3 bats infected with rabies, humans and dogs exposed to the disease in Utah

Utah health officials on Thursday confirmed three cases of rabies in bats that exposed humans and/or dogs to the disease. (Bernd Wolter, Shutterstock)

Estimated read time: 2-3 minutes

SALT LAKE CITY — Utah health officials on Thursday confirmed three cases of rabies in bats that exposed humans and dogs to the disease.

“The humans received preventive vaccines, and the dogs received boosters and a 45-day home quarantine because they were up-to-date on their rabies vaccinations,” the Department of Health and Human Services said in a statement.

The bats were found in Washington, Salt Lake County, and Weber counties, according to Hannah Rettler, an epidemiologist with the Utah Department of Health and Human Services.

“The location really doesn’t matter,” spokeswoman Charla Haley said. “There is a risk when being around any wild animals regardless of location.”

Health officials noted that a bite or scratch from an infected mammal can transmit rabies. Exposure through bats is the leading cause of human death due to rabies in Utah. The state averages about 15 rabid animals reported every year, according to the statement.

In 2021, five people in the U.S. died from rabies, the department said.

If an unvaccinated pet is exposed to rabies, officials said they either need to be kept in professional isolation for four months or euthanized.

“Keeping your pet current on its rabies vaccines is the most important and affordable way to protect you and your pet from rabies,” the department said.

Bat’s teeth and claws are so small that a bite or scratch “may not be seen or even felt by the injured person,” according to the statement. Symptoms of rabies may not appear for weeks to months after exposure. All exposures should be reported, officials said.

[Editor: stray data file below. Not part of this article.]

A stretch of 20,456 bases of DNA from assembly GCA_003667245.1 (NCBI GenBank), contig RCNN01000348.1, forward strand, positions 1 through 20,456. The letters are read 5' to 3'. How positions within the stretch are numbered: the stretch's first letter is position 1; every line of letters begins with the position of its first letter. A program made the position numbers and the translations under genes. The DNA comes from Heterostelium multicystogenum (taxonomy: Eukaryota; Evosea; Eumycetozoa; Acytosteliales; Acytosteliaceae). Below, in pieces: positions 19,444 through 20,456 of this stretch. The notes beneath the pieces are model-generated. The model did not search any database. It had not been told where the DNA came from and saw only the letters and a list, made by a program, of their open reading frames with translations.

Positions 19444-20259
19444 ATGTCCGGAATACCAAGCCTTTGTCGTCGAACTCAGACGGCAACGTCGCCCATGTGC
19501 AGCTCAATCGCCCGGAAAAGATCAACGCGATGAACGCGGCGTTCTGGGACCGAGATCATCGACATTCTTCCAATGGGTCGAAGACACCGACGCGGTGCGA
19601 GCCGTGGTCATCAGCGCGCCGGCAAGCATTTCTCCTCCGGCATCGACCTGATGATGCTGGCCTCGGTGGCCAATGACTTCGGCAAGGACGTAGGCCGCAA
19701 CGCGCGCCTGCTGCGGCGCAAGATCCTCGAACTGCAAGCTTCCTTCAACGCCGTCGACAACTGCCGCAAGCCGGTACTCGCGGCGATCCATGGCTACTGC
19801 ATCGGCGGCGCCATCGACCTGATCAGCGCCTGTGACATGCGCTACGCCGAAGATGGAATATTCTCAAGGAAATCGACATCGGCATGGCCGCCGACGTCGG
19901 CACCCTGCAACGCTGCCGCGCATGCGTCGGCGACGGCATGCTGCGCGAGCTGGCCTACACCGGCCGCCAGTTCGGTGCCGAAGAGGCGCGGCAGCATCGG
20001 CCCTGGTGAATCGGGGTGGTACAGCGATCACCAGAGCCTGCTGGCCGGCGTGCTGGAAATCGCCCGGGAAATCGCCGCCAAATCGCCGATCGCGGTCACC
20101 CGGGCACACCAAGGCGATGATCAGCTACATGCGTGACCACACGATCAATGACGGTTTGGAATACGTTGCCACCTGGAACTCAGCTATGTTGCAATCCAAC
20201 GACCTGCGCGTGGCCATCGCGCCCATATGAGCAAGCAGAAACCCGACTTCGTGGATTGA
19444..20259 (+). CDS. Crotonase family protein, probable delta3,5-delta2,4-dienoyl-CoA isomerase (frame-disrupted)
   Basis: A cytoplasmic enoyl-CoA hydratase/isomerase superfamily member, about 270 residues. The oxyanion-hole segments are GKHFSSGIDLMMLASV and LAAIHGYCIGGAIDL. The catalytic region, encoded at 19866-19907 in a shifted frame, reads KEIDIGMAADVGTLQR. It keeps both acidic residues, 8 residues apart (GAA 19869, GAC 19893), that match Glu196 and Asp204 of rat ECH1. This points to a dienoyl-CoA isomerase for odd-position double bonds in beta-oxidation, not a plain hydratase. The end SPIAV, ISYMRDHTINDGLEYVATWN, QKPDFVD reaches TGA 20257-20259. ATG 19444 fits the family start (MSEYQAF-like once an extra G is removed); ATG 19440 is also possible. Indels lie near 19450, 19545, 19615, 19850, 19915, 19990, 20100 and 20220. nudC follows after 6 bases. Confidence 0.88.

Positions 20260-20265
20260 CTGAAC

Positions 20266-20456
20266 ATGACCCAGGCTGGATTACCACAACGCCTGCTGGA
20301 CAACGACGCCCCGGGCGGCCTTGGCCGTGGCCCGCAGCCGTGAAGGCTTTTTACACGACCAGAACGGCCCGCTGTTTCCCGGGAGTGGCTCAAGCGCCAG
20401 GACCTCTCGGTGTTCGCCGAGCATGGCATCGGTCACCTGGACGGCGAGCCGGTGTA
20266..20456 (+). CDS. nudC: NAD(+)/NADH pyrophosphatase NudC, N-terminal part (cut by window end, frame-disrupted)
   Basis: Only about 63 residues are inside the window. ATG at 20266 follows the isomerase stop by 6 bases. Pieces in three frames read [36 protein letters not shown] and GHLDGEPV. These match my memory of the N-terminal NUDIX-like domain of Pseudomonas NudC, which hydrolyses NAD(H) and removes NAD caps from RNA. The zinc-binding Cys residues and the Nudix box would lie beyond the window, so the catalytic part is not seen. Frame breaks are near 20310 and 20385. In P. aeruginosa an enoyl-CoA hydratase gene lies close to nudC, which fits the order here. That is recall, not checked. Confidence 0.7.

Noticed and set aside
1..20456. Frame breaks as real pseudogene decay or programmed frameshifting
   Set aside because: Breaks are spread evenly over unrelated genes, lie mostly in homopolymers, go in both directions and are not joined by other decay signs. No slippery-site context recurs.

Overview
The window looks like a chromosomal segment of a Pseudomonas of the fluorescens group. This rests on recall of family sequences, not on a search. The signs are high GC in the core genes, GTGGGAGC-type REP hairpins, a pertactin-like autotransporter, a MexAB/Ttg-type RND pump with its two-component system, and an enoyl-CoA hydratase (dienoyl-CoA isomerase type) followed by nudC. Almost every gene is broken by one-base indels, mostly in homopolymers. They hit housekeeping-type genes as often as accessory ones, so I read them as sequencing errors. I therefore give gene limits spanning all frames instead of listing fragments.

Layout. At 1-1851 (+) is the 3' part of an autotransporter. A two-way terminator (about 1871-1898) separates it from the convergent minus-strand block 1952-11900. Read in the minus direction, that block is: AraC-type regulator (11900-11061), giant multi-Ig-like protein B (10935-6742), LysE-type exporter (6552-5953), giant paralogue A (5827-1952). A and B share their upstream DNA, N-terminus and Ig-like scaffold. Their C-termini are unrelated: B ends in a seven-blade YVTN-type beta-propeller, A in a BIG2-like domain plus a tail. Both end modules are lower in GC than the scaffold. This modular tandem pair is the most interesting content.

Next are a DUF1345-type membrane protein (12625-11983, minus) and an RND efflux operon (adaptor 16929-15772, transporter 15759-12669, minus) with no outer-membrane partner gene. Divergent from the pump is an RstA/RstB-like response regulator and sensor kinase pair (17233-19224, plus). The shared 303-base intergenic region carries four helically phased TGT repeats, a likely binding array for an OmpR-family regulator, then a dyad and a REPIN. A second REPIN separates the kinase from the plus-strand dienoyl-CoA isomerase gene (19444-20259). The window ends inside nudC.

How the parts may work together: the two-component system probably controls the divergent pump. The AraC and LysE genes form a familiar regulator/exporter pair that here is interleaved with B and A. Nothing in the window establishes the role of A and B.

Rabies symptoms begin similar to the flu, then include anxiety, confusion, abnormal behavior and delirium. Officials noted that once those symptoms begin, the disease is typically fatal in humans.

“If you find yourself near a bat, dead or alive, do not touch, hit, or destroy it and do not try to remove it yourself,” said Rettler.

Those who find a bat should contact their local animal control office or the Utah Division of Wildlife Resources to collect the animal for rabies testing.

Symptoms of rabies in pets include changes in normal behavior, aggression, attacking without reason, foaming at the mouth, lack of interest in food or water, staggering or paralysis.

“Infected wild animals may also act uncharacteristically tame or unafraid of humans. Infected bats may be seen flying around during the daytime, resting on the ground, or may show no noticeable signs at all,” officials said.

More information about how to protect yourself and your pets from rabies can be found at epi.health.utah.gov/rabies.

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Ashley Imlay covers state politics and breaking news for KSL.com. A lifelong Utahn, Ashley has also worked as a reporter for the Deseret News and is a graduate of Dixie State University.

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